electrical currents

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electrical currents
2015-03-06 11:10:23
estim NMES tens ionto ifc
PA exam 2
PA exam 2
Show Answers:

  1. flow of charged particles; may be electrons or ions and is measured in amperes
    electrical current
  2. theory of pain control and modulation stating pain is modulated at the spinal cord level by inhibitory effects of nonnoxious afferent input
    gate control theory
  3. Electrically stimulating muscle contractions may be used for what:
    • muscle strengthening and re-ed
    • prevent atrophy
    • prevent DVT formation
    • prevent pressure ulcers in pt's with spinal cord injury
  4. electrical stimulation used for:
    • production of muscle contraction
    • control of acute, chronic and post-op pain
    • promotion of tissue healing
  5. clinical implications for E-stim (5)
    • muscle strengthening and re-ed
    • pn control
    • promote healing for recalcitrant (non-responsive) wounds
    • resolve edema post-op or injury
    • enhance transdermal drug delivery
  6. which E-stim is used for transdermal drug delivery
  7. basic unit of nerve depolarization
    action potential
  8. when a nerve is at rest and the inside is more negatively charged by 60 to 90mV
    resting membrane potential
  9. reversal of resting membrane potential in excitable cell membranes; inside of cell more positive than outside
  10. no addt'l APs can be generated
    absolute refectory period
  11. greater stimulus is needed during period of hyperpolarization
    relative refractory period
  12. the amount of electricity required to produce an AP depends on what?
    type of nerve and can be represented by the strength duration curve
  13. the strength-duration curve is a minimal combination of what two things
    amplitude and pulse duration
  14. short impulses and low current amplitudes used for pain relief are what type of stimulation
    sensory stimulation
  15. longer pulses and higher amplitudes for muscle re-ed and strengthening are what type of stimulation
    motor stimulation
  16. does further increasing the current amplitude or pulse duration make the AP larger or longer?
    hells NO
  17. nerve becomes less responsive to stimulus (happens slowly)
  18. movement of an AP along a nerve axon aka conduction
  19. rapid conduction of electrical signal along a myelinated nerve axon; jumps from one node of Ranvier to another
    saltatory conducation
  20. rate in which c fibers transmit
    .5 - 2 m/sec
  21. rate at which A delta and A alpha fibers transmit:
    • A delta = 12 - 30 m/sec
    • A alpha =  60 - 120 m/sec
  22. what are the three types of waveforms
    • direct current (DC)
    • alternating current (AC)
    • pulsed current (PC)
  23. continuous unidirectional flow of charged particles that is used for into and denervated muscle only and to facilitate wound healing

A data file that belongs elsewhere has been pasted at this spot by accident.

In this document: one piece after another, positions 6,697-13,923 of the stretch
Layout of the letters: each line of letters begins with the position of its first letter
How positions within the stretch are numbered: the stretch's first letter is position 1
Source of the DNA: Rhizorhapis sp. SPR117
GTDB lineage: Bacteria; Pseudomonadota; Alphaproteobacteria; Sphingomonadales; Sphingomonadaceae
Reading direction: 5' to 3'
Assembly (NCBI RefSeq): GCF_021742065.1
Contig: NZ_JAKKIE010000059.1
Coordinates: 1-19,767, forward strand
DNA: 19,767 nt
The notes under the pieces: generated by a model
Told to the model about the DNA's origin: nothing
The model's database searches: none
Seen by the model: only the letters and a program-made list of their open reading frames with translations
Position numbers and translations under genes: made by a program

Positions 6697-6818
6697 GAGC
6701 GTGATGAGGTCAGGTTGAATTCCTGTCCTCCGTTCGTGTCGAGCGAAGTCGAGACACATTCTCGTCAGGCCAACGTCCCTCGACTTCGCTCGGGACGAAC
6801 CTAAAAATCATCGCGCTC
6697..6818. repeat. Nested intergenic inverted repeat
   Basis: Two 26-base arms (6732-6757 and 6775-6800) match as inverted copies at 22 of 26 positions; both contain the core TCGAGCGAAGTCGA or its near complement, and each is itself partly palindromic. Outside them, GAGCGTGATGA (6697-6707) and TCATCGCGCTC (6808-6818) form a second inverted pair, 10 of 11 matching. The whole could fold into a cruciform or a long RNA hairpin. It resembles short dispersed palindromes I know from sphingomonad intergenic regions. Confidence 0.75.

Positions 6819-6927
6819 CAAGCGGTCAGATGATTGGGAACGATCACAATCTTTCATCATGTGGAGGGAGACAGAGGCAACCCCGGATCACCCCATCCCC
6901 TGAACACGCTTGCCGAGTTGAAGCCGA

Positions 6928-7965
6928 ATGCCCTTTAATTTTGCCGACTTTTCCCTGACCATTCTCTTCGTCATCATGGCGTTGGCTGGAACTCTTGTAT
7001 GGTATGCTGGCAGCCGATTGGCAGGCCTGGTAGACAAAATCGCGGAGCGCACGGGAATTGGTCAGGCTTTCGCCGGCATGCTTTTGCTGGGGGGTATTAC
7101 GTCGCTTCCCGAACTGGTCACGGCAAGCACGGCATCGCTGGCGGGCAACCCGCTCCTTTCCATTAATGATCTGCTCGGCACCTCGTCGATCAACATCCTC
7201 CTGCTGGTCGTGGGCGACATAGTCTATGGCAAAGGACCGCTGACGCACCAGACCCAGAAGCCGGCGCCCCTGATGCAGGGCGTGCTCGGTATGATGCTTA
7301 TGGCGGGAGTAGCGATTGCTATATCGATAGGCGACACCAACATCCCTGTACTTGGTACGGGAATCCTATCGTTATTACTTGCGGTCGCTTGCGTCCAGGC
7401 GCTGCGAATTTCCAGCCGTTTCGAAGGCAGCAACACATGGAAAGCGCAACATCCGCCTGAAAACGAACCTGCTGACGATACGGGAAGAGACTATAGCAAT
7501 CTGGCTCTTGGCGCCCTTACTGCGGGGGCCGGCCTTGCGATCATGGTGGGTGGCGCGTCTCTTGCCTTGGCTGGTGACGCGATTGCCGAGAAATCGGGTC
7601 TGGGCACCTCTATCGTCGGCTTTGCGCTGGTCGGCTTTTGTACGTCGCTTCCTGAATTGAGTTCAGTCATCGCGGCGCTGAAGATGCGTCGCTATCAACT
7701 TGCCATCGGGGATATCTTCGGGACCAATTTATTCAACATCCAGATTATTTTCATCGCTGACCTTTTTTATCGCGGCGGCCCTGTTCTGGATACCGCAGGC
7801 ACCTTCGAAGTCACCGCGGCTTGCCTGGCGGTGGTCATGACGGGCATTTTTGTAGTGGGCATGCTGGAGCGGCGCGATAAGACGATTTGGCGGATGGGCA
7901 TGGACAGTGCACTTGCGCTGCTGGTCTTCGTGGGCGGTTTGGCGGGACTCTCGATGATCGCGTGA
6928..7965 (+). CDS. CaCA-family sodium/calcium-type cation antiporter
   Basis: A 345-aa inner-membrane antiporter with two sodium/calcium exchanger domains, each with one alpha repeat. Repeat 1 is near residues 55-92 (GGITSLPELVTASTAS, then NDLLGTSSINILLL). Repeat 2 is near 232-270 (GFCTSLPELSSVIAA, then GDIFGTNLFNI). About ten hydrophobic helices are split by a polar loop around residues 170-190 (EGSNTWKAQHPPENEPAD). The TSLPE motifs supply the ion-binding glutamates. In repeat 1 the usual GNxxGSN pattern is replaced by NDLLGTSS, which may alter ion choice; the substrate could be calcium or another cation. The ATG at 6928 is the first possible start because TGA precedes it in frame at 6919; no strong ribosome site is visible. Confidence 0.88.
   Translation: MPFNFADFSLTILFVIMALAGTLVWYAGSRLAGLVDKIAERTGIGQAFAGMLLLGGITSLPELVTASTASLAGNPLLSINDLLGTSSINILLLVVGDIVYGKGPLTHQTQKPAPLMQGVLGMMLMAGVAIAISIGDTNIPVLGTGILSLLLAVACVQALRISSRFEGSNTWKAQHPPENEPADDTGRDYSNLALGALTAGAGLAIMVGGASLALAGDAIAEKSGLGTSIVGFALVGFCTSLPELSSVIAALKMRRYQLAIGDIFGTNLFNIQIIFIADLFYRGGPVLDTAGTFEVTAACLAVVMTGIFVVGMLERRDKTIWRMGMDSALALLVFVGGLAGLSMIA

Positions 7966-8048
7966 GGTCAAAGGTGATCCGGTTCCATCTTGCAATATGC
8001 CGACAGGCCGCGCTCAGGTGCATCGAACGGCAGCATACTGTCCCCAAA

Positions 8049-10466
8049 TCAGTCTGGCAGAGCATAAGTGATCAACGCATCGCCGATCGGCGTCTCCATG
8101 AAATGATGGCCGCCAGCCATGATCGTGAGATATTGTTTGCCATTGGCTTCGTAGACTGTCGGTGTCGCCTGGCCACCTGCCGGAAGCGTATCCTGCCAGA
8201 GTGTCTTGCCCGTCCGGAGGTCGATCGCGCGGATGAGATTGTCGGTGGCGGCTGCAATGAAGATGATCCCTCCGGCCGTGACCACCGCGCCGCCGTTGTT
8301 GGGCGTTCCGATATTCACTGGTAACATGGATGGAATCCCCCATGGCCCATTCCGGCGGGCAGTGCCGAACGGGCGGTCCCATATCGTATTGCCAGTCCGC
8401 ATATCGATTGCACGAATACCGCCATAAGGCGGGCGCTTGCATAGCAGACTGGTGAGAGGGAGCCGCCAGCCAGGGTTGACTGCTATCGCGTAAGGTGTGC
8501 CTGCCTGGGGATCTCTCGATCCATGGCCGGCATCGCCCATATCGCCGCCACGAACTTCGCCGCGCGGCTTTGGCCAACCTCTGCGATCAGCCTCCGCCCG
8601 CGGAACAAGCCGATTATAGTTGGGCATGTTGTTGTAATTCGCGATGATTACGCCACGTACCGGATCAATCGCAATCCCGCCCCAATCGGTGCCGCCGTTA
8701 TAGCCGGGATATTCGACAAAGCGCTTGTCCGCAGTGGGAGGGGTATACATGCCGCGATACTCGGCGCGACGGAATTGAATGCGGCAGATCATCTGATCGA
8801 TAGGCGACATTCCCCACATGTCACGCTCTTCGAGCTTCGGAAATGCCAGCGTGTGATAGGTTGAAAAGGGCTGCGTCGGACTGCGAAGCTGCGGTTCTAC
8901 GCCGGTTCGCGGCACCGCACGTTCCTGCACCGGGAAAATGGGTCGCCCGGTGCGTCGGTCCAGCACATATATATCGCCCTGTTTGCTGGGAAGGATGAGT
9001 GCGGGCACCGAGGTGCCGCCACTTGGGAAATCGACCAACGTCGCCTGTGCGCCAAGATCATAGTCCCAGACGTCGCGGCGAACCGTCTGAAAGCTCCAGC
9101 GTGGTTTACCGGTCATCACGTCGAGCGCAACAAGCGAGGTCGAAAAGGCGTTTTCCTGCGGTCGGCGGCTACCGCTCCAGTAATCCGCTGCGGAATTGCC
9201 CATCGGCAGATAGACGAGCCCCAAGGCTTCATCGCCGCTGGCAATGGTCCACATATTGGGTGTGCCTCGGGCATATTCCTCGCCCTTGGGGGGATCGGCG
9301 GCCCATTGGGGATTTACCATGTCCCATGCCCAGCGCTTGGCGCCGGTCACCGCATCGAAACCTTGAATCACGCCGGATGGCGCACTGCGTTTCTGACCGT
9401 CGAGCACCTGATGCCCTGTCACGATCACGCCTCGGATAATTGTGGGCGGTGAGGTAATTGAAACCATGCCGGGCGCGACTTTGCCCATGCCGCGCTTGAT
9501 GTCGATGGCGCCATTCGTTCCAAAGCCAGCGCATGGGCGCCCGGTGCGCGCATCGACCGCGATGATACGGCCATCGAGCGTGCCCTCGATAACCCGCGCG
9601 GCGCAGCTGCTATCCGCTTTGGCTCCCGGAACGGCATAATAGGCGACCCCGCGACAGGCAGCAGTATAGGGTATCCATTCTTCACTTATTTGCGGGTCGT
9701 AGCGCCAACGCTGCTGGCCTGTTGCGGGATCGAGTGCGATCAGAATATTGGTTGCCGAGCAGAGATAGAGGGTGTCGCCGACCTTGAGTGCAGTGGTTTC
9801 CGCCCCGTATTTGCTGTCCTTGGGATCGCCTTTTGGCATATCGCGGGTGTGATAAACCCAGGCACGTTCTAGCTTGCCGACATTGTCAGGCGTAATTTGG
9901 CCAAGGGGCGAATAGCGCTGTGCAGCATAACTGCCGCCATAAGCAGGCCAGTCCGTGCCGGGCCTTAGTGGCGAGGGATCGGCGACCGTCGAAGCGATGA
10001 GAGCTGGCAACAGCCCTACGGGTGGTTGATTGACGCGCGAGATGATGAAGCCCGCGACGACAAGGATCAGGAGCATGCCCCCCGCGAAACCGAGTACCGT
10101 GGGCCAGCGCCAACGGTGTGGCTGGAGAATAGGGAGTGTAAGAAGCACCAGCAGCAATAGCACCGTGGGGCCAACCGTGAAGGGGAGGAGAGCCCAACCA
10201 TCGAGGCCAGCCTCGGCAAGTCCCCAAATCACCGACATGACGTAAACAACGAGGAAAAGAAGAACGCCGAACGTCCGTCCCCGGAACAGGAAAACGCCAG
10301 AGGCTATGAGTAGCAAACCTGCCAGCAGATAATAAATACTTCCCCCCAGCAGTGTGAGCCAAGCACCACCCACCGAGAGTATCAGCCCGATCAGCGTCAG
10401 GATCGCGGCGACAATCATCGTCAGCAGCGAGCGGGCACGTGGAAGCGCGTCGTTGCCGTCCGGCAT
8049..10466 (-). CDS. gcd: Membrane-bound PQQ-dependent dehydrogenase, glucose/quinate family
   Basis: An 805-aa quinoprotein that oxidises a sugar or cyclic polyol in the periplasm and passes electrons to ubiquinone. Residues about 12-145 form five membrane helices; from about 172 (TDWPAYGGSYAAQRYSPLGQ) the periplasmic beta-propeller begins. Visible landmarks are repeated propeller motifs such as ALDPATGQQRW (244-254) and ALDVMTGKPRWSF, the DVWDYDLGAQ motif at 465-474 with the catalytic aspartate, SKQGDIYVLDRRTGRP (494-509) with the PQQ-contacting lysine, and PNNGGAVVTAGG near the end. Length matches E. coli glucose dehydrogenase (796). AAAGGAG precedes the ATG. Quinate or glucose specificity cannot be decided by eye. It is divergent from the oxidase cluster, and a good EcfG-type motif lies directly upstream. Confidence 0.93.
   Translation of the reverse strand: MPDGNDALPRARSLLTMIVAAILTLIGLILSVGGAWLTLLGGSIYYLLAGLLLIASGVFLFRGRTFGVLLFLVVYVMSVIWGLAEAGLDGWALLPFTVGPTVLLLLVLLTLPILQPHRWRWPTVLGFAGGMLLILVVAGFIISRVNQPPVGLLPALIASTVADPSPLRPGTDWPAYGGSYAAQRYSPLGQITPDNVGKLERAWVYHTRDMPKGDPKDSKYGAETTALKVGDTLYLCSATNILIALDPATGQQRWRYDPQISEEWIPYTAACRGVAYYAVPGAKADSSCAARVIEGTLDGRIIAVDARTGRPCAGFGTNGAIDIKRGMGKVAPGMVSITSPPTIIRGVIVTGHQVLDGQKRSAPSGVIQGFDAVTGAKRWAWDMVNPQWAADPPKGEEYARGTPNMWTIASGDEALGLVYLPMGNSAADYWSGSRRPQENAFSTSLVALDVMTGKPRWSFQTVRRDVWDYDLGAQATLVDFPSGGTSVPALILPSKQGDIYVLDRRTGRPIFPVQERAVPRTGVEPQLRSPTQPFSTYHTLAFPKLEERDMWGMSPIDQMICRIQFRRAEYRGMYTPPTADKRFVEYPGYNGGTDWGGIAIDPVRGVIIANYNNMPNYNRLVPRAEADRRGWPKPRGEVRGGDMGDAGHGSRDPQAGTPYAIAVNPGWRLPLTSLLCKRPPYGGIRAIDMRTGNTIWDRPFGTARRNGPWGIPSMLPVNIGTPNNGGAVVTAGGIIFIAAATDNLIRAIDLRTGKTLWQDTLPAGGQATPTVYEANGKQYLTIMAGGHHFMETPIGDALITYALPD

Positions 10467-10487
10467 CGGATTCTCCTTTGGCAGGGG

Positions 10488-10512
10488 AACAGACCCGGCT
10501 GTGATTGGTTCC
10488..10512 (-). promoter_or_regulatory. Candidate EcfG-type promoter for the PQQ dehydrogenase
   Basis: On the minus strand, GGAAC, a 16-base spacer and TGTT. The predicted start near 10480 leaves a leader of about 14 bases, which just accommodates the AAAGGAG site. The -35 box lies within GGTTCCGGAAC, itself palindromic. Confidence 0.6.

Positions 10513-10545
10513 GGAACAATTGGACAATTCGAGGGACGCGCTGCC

DC = direct current
  24. continuous bidirectional flow of charged particles used for pain control and muscle contraction, spasticity, and denervated muscle
    • AC = alternation current
    • frequency increases; cycle duration decreases and vice versa
  25. interrupted flow of charged particles where the current flows in a series of pulses separated by periods of no current flows
    PC = pulsed current
  26. two types of PC
    • monophasic
    • biphasic
  27. charged particle moves in one direction; stops and repeates; commonly used for tissue healing and acute edema (HVPC)
    monophasic PC
  28. series of pulses where charged particle moves in one direction and then the opposite direction; can be done asymmetrical, symmetrical, balanced or unbalanced
    biphasic PC
  29. produced by interference of two medium frequency alternating biphasic waveforms; reaches deeper tissue with higher frequency and shorter pulse widths
    IC = interferential current
  30. number of cycles or pulses per second; measured in hertz; pulses per second (pps)
  31. magnitude of current or voltage; amt of energy exerted; measured in milliamps or amperes
  32. time of current amplitude to increase from zero at the end of the off time
    ramp up
  33. time for current amplitude to decrease from max amplitude to zero during on time
    ramp down
  34. time for current to reach its peak from zero dying one phase
    rise time
  35. time for current to decrease to zero
    decay time
  36. contraindications for Estim: POOP
    • pacemaker - cardiac demand pacemaker
    • over carotid sinus
    • over venous/aterial thrombosis or thrombophlebits
    • pregancy
  37. precautions for Estim: SIC IM
    • skin irritants/open wounds
    • impaired sensation/mentation
    • cardiac disease

    • ionto after other PA
    • malignant tumors
  38. Do AP travel faster in large diameter mylinated nerves or in small diameter unmyelinated nerves
    large diameter mylinated nerves
  39. how long does a pulse have to last to produce contractions in a denervated muscle
    longer than 10ms